Frantic is the word to describe it, if we had time to describe it between second guessing where the next pod of Albies is going to crash into view. Up to your waist in the clear blue Atlantic you're surrounded by more bait-fish than water. A blue green missile or three career past, sometimes only feet away, often between you and the shore. Bait fish shatter the surface. Shards of silver explode at your feet. And they're gone. So quick you never even got into a back cast. Wait for the next pod. Maybe next time they'll break a bit further out, coming your way but giving you enough time to react.

Stand there, and debate with yourself whether it'd be better to cast blindly in the hope of intercepting a pod which must come past sometime, or wait. Wait for a measured and calculated shot at a sighted fish. Measured and calculated? Some times two or three pods come at you in quick succession. Jesus! here they come...quick gotta cast, damn it too late - oh hell another lot but on the left this time, just time to flop a short one...nope ignored that, another one - out in front - line's caught on some weed, too late. A brief respite for you to collect your wits and prepare for the next salvo. Try this standing on a stone jetty with fish breaking along both sides simultaneously. Show me someone who can make a calculated cast in that situation and I'll show you someone who should be in charge of the big bombs, come the four minute warning.

Blue-green missiles. Out of the water they are a wonder. Pewter and chrome sides, shot through with pearl. Above the lateral line, emerald green to deep ocean blue-black in a crazed pattern blown along their flanks by the speed of their attacks. To the touch, rock solid. No slack stomachs or flabby stew-pond muscle here. Even with the fish lying still in your hands you feel their raw energy, energy given to them by the waves and currents of the world's great oceans. Maybe you'll have stopped shaking by the time the next pod comes through.

Twenty yards away and almost silhouetted against the rising sun, a fellow angler suddenly seems to be at the centre of a storm as the Albies dash in for another smash and grab among the acres of bait. A hurried cast, followed by a steady hand-over-hand retrieve. Half way in the angler half tenses, and half exhales. His hands, working like pistons, keep on retrieving to set the hook as the line pulls tight to an Albie which thinks it's just nailed another silverside. Only when he's shuffled the rod from his armpit to his hand, and cleared the loose coils of line from his stripping basket and on to the reel, only then does he complete his exhalation, the sound of which harmonises beautifully in his mind with the sound of his reel breathing line into the horizon.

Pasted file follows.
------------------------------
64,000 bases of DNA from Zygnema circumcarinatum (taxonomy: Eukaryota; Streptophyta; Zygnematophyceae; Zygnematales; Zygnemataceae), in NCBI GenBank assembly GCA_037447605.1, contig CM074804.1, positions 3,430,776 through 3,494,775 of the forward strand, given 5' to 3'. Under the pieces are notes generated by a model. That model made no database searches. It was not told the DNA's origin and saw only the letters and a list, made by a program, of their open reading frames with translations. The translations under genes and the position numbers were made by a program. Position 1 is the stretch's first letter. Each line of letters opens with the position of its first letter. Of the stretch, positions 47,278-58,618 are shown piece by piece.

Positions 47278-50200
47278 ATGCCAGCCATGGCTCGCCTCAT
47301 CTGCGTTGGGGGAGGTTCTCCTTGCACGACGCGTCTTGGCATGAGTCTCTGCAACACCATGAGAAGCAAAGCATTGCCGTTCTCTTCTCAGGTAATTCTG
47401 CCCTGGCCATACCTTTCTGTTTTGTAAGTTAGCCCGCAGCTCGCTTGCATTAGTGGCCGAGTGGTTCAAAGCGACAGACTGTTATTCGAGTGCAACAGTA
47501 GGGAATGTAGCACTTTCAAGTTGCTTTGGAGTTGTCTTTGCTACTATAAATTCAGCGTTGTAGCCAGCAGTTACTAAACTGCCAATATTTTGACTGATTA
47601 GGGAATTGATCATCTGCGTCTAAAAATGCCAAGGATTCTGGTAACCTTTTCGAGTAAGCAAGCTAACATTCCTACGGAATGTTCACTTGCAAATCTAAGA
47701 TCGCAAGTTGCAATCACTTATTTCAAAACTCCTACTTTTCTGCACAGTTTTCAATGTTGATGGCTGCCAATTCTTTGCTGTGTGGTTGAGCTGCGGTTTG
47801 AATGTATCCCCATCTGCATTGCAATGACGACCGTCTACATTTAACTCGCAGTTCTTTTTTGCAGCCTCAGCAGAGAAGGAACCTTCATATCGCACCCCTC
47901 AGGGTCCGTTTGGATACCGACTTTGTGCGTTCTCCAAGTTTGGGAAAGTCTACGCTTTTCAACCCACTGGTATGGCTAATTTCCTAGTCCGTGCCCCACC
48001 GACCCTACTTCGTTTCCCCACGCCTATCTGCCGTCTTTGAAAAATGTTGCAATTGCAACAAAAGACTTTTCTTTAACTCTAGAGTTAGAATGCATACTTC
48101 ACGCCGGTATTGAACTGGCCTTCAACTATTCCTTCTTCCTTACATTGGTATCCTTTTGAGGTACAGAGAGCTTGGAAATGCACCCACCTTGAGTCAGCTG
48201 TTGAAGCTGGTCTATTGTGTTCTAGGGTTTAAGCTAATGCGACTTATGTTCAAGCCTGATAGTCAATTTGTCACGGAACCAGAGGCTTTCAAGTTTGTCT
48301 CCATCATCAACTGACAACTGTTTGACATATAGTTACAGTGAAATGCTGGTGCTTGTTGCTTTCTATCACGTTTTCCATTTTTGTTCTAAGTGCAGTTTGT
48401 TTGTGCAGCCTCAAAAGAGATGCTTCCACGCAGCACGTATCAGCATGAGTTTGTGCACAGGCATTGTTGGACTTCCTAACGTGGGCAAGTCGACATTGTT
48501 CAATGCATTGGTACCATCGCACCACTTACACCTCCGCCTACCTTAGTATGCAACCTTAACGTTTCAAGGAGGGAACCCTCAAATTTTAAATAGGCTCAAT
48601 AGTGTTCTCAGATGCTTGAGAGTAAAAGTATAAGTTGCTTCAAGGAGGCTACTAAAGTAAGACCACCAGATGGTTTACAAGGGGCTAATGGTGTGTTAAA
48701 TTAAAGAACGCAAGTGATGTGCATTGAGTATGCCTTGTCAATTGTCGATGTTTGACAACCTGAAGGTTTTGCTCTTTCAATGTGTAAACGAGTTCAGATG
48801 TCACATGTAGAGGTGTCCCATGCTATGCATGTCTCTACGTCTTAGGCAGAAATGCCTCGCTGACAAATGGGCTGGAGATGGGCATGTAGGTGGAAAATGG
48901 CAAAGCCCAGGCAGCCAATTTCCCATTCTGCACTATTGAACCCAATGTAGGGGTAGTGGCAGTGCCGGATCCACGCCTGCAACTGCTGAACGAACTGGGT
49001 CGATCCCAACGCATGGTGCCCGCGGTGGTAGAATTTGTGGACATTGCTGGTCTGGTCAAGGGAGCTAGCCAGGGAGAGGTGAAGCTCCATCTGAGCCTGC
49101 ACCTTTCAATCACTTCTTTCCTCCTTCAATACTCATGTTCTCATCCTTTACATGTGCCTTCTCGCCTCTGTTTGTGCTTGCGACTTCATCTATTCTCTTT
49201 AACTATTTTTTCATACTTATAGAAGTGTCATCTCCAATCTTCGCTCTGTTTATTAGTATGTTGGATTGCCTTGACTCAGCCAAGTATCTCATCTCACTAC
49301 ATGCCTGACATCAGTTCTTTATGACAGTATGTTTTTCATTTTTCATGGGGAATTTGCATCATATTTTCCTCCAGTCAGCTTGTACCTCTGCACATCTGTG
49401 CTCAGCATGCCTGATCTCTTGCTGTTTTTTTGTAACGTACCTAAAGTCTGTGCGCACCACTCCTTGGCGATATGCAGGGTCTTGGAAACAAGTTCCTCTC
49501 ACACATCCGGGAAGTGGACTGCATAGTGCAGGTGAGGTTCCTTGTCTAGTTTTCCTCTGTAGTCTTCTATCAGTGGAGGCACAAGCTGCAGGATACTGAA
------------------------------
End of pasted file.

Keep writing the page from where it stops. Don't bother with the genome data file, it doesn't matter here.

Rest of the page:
The first time this happens, you're dumb struck. As an English trout fisher, who never sees his backing from one season to the next, you cannot take in just how quickly you lost sight of the fly line in the distance. Just orange dacron backing, heading off on some impossibly flat trajectory to who knows where. Blimey.

The chap with the fish on has had a chance to calm down a bit. The fish has slowed to a steady pull about eighty yards out and, given the chance to take a few breaths and restore oxygen to his brain the angler takes a bit more control and eases on the pressure. Wheee! Another twenty yards sings from the reel. Surely he's hooked a monster. Eighty to one hundred yards with no effort!

The fish is now kiting to the angler's right and towards me. Sensibly the angler backs out of the sea to follow the fish along the beach. To avoid tangling I too back out of the water and give him a clear path to follow the fish up the beach. He passes me at a steady jog. A not unamusing sight, in full chest waders, washing-up bowl bobbing up and down at his waist, and winding the fly reel like a demented egg beater. God I wish I was him.

As he passes he gives me a guilty smile, an unnecessary apology for disturbing my spot.

"Wild fish" I say, trying to sound deadpan and wild-blue yonderish. "Yup" he replies, equally deadpan but trying to stifle a squeak as the Albie rips back another fifteen yards of backing.

We Albie anglers are fishers of single syllables.

He has to run another twenty yards up the beach before he can exert any kind of control over his catch. This Albert may be fat but he sure ain't slow.

Back to my spot in the ocean. Concentrate on catching my own fish. Maybe a change in the fly. Off with the Bonito Bunny, a cute concoction of white rabbit fur, crystal flash and epoxy, and on with a size eight olive and white Clouser Minnow. Exactly the same colour as the masses of silversides in front of me. So thick in the water they look like endless acres of long grass blown by the wind. Concentrate to thread the 10lb leader through the eye.

My formerly taciturn new acquaintance lets out a banshee wail as he finally slides a six or seven pound Albie on to the sand. He wasn't screaming at me. I doubt he even remembers I'm here.

Back to the knot. Grinning and grinnered, I'm back up to my waist in the salty stuff. Fifty feet away a supersonic missile ploughs a green and silver splintering furrow through the waves towards me. Gulp. Just enough time to flick the rod back, pause and lay twenty feet of line straight in front of me. The Clouser, looking for all the world like a dying silverside, sinks to meet the charging Albert. No time to even start the retrieve, on the first pull of my line-hand everything comes solid. Slow-mo seaspray, leaping line, and, at last, a whining reel and wildly bucking fly rod.

A deep breath, a preparatory lick of salty lips......."yyyYYYYEEEEEEEEHHAAAAAGHHH!!"



© William Shaw